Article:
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  5. Safety Standards - Background

Safety Standards - Background

Laws and regulations demand securing the safety of users from dangers such as electric shock and fire lying around household appliances and other consumer electric equipment or devices.

Major industrial countries across the world already have their own safety standards such as those under control of "The Electrical Appliance and Material Control Law" in Japan, UL in U.S.A., CSA in Canada, VDE in Germany, SEMKO in North Europe and BS in GB, and the relays for use in consumer products such as household devices, automatic vending machines and business equipment are required to comply with each country's safety standard.

The following information describes safety standards for relays as regulated by several industrialized countries. For specific information on Fujitsu Components relays, click here.

Japan

As to the "Electrical Appliance and Material Control Law", the relay as an appliance is not included in either category of class-A and class-B electrical appliances of this Law so that the type approval by the Law does not apply to the relay itself. The Law, however, applies to each assembly with a relay as a component part so that the relay must be equipped with as high a level of technology as meeting the technical level specified in that Law.

The major items to be evaluated by the Law are as follows:

  1. Temperatures of contact and coil
  2. Dielectric strength between conductors
  3. Insulation resistance between conductors
  4. Insulating distance between conductors (space distance and creeping distance)

USA and Canada

In U.S.A., consumer products must conform to UL (Underwriter's Laboratories, Inc.) standards so that the relays intended for rule in U.S.A. are required to acquire the approval of UL. The type of relay authorized by UL is announced publicly for convenience of users.

For evaluation of technical level, besides the test items specified in the above mentioned Law, there are standards for material test, electric endurance test and overload test. In UL standards, test conditions are different among categories. The TV rating is a good example. It was established in 1970, making an event of TV fire an occasion. This TV rating is a very severe one, demanding for the outside materials to have both the self extinguishing and arc-proof properties and for the electric endurance test and overload test to use a huge inrush current as a test load, where an inrush current is specified for each rated current. The products approved after the testing based on the TV rating are permitted to carry a mark of TV-5 and a display of approved current level.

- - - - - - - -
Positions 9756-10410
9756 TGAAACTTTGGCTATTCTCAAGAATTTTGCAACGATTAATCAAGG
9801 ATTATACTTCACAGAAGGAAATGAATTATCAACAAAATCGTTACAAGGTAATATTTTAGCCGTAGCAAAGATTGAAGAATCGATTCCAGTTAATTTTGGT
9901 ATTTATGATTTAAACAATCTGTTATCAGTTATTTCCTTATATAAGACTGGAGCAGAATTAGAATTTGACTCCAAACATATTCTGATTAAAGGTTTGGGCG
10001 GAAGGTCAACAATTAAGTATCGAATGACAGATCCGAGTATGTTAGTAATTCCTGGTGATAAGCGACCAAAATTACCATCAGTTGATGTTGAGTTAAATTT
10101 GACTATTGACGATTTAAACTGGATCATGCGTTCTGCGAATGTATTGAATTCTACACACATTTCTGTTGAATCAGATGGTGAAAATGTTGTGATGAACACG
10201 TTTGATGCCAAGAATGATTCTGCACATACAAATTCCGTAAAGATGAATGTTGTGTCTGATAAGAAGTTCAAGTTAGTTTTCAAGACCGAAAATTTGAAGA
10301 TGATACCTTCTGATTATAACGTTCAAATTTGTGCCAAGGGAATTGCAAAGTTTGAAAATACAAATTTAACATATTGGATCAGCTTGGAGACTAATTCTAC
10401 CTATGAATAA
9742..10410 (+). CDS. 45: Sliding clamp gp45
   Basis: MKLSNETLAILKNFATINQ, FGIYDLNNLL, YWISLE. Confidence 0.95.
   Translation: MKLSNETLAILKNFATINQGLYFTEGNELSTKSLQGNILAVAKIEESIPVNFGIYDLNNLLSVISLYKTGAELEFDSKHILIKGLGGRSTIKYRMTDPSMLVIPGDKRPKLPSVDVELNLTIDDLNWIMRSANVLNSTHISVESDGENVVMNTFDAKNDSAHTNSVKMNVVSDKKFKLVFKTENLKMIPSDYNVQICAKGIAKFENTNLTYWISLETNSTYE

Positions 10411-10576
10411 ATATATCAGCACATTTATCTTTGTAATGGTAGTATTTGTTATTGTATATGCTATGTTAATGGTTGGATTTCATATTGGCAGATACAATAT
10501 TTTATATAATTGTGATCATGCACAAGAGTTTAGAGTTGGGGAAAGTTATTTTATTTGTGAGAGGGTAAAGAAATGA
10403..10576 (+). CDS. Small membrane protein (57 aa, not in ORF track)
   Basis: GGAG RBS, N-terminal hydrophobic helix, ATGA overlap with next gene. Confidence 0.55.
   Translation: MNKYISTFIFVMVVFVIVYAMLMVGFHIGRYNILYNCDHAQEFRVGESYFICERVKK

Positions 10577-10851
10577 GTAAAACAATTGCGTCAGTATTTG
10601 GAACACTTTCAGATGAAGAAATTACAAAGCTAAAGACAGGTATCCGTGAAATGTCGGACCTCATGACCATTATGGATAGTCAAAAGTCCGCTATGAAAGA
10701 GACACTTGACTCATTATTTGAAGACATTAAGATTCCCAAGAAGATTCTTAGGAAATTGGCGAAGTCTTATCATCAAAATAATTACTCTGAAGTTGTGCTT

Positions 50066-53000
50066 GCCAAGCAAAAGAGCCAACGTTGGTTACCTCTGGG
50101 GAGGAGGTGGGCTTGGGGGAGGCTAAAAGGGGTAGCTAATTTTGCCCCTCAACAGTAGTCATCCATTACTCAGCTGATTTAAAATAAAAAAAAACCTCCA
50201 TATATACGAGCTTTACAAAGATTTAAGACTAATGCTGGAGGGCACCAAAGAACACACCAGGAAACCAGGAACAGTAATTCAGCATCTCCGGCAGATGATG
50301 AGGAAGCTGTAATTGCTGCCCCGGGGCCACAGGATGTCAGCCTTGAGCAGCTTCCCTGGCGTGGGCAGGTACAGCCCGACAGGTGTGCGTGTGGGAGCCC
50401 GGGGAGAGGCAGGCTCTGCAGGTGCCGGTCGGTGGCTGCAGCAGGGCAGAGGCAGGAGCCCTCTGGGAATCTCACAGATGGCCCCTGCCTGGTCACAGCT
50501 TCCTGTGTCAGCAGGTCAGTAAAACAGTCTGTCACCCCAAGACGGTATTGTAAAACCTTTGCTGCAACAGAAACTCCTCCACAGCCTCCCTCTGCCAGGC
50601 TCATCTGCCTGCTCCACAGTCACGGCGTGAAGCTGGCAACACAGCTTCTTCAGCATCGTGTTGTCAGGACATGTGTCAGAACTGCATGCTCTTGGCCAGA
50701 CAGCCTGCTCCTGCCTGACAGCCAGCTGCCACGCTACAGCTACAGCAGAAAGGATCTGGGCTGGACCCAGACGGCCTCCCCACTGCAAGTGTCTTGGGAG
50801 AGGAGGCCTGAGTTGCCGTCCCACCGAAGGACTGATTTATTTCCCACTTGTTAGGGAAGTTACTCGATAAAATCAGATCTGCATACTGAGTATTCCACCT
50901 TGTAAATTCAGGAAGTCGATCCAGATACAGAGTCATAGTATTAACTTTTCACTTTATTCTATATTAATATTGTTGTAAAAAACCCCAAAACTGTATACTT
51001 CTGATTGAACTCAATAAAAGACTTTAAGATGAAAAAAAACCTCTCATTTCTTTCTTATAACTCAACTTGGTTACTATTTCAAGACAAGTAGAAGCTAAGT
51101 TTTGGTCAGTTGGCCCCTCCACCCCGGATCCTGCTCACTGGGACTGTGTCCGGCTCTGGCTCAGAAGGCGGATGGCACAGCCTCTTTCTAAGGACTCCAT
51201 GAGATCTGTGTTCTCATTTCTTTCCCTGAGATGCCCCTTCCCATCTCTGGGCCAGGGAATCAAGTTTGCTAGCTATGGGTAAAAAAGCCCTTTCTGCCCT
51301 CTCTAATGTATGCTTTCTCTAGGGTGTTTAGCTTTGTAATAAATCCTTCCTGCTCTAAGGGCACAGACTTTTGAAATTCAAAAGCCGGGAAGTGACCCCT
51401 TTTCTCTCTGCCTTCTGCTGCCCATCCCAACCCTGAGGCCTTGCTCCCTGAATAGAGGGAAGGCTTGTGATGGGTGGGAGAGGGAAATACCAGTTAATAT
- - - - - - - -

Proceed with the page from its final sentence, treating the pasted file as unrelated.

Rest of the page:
CSA (Canadian Standards Association) is given by a Canadian law the authority of establishment of standards and qualification of products. The products intended for export to Canada are required to be approved by CSA and carry the mark of "CSA". The technical level demanded by CSA is almost the same as that by UL. The CSA TV rating has been enforced since 1971.

The UL and CSA TV rating has a system of approval ranking. The rank of each type of Fujitsu Components relay is shown in the following table.

TV Rating Recognized Relay Type

TV Rating TV-3 TV-5 TV-8 TV-10 TV-15
Relay type FTR-F1
FTR-F4
FBR-620
FTR-F2
FBR-610
VS FTR-K1 VF

Germany

In Germany, VDE (Verband Deutschen Elektrotechniker e.v.) has the authority concerning safety. German safety standards are rated high world-wide. In Germany it is established by a law that the products approved by VDE can receive immunity from responsibility even if they are a cause of an electric shock or fire accident. Other countries' standards are also similar to the above ones in character.